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Posted on by tyler

 

from richard buchanan, in his essay “human dignity and human rights: thoughts on the principles of human-centered design” in looking closer 5. [emphasis mine, by design]

no meaningful community can be sustained (let alone flourish) without radical new commitment to the art of people sharing time to talk

Posted on by tyler

- tony brock a former instructor of mine while in grad school at ncsu, tony constantly questions how we should be educating our students and what constitutes "education". he also questions -- rightly -- what we value as educators and how that reflects/informs our lives more holistically. (re-read quote for reference)
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the sale of rebellion is tantamount to heresy

Posted on by tyler

i recently saw a lecture in which a large design studio showcased a huge range of research and design solutions for converse and "all stars" in particular. it is probably just my personal background and beliefs clouding my judgement, but the more i watched this presentation, the more i because nauseous about the careful scrutiny and subsequent commodification of alternative/youth/creative/rebellious culture. being in the punk/hardcore scene for many years showed me clearly the difference between authentic expressions of an alternative view of society/culture and inauthentic/prepackaged ones. this typically happens in the form that this design studio engaged in -- understand the audience, design some campaign featuring your "solution" that embodies the correct brand attributes which mirror the audience's attitudes, attach it to your product, and sell those attributes/product back to the audience. not cool at all. now as i said before, it may just be my own sensitivity to this issue and others don't find fault with it. in an attempt at objectivity, i asked my wife -- a long-time chuck taylor wearer -- why she repeatedly chose to purchase those shoes.she mentioned first the associations with her youth, which involved punk rock, skateboarding, etc. next she mentioned (correctly) that the shoes have an association with counterculture and she identifies with that, so she continues to signify her cultural associations by wearing those shoes. that's all fine and dandy and i don't have a problem with any of those reasons. i guess it's when the company decides to actively push that angle in trying to sell more shoes that it becomes problematic. the imagery and video i saw in the presentation included a canvas bag with "revolution" stencilled in red on it, guys skateboarding, people playing music shows, raw rock 'n' roll soundtracks, etc, etc. what i think is amusing about the studio's "understanding" of the audience, as thorough as it is, is that anyone that is serious about nearly any of the subjects they tried to associate themselves with, would have a huge problem with the product. any serious skater, except maybe an old school dude, would never skate in chucks these days. anyone serious about social/political activism or revolution would be unlikely to wear chucks because nike owns them, they are not sustainably made, they don't pay their workers a living wage, etc. but maybe that superficial understanding of "rebellion" is exactly what appeals to converse's target market -- those who think they are being rebellious by wearing a particular brand of anything. so what do you think? why do you wear chucks? why not? what do you think of their association with counterculture, whether propagated by culture itself or by designers, marketers and the corporation? is the sale of rebellion tatamount to heresy?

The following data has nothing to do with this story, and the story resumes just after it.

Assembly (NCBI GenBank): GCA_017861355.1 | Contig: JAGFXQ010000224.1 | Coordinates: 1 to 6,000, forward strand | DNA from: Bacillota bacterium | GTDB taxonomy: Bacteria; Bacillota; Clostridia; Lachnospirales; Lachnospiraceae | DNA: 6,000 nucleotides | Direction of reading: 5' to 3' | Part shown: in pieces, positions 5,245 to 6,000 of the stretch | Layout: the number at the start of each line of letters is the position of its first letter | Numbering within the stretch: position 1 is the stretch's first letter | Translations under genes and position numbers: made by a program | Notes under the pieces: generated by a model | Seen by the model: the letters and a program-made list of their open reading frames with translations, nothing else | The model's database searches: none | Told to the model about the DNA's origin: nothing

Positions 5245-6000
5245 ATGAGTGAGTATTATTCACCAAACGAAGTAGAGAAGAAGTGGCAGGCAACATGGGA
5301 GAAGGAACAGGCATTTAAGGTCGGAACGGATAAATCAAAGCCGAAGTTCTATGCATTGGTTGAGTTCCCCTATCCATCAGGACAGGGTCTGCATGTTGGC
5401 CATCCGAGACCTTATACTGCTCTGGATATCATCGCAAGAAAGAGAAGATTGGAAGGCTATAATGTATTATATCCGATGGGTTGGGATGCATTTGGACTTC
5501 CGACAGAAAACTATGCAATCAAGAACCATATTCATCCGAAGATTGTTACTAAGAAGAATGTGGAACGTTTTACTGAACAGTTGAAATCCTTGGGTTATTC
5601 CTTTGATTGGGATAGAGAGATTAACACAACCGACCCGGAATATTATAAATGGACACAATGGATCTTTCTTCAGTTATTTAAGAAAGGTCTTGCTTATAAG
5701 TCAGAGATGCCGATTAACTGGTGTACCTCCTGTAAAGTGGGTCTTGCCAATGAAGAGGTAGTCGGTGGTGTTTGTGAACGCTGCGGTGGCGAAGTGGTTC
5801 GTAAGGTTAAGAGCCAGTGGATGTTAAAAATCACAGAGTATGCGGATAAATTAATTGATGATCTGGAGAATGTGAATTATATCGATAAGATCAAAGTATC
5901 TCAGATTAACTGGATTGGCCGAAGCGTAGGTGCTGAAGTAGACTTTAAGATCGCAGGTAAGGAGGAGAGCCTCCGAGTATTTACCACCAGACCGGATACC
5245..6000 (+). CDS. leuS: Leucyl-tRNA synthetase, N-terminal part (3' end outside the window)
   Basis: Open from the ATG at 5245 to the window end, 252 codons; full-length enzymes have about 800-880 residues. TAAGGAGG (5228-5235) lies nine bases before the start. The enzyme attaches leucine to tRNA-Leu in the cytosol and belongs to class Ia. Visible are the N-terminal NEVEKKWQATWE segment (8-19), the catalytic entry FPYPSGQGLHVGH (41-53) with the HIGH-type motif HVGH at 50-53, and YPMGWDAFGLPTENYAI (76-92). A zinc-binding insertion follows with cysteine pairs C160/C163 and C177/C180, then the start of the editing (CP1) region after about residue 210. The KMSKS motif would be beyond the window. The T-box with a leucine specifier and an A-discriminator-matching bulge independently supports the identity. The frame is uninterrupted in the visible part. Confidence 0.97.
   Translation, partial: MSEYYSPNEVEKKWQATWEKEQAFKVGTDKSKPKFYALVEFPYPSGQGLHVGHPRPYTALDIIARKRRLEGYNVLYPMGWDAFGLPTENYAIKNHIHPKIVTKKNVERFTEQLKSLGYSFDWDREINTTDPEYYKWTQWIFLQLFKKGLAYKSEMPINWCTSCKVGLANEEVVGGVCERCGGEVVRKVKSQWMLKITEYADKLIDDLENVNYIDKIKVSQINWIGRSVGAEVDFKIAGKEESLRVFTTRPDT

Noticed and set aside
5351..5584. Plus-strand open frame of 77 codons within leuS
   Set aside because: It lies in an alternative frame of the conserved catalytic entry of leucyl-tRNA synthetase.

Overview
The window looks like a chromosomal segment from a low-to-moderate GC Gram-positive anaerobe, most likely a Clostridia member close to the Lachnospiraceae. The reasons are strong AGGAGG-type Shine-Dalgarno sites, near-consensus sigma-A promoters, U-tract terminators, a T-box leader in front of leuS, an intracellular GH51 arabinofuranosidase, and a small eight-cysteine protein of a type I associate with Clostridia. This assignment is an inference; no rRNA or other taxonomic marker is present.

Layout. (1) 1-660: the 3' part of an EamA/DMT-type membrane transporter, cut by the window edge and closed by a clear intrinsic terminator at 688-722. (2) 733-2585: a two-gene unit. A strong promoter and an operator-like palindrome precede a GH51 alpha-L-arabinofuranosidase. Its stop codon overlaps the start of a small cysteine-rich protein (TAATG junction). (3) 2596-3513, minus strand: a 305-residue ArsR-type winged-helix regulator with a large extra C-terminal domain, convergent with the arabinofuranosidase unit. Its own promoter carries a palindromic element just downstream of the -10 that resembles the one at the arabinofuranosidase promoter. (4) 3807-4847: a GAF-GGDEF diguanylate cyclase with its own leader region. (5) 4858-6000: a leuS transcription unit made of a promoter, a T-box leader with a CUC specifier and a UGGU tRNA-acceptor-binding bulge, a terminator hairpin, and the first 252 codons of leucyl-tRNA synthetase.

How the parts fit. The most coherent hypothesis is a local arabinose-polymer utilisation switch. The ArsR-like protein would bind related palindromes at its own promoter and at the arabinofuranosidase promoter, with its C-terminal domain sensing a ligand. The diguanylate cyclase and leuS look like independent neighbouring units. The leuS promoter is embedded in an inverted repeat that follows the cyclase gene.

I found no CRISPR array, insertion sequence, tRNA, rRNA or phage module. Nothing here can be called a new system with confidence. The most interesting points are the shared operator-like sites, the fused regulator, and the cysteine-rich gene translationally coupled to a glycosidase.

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design: help!?

Posted on by tyler

i recently had a lovely lunch and conversation with my summer intern, logan smith. we were talking about all that dreamy naive stuff that design could do to improve the world and logan mentioned that he wants to use design to help people. a noble cause, and a goal that i share, which i guess explains why we're working together this summer. i got to thinking later on, "what does that mean exactly?", because it can mean really different things to different people. we also have to ask more specifically, "help people do what?" value judgments quickly come into play as to what causes are worthy -- the comprehensive identity design for the third reich helped the nazis effectively add to their ranks, but can also help someone navigate the home ownership process or compare the ecological footprints of competing products.  sure, design can help us select a brand of frozen food, but is that just a rationalization of the profession's status quo? by "help" in that sense, do we really mean "persuade"? and, really, do we need more people to help us with those types of decisions. there are plenty of designers out there ready and willing to shoot sexy food shots and all that, but not that many really willing to take on the thankless tasks of educating or informing in ways that are truly needed or beneficial for society.  but the major point here is that it's up to each individual to determine what causes are worthy of design help, or what audiences are in most need of our help. a few questions may prove helpful in thinking about those issues:  
  • am i helping someone to become more thoughtful?
  • am i helping in their education?
  • am i helping them make better decisions?
  • am i helping increase health, well-being, equality, justice, (insert your preferred value here)?
  what does "design help" look like to you? i'm interested...
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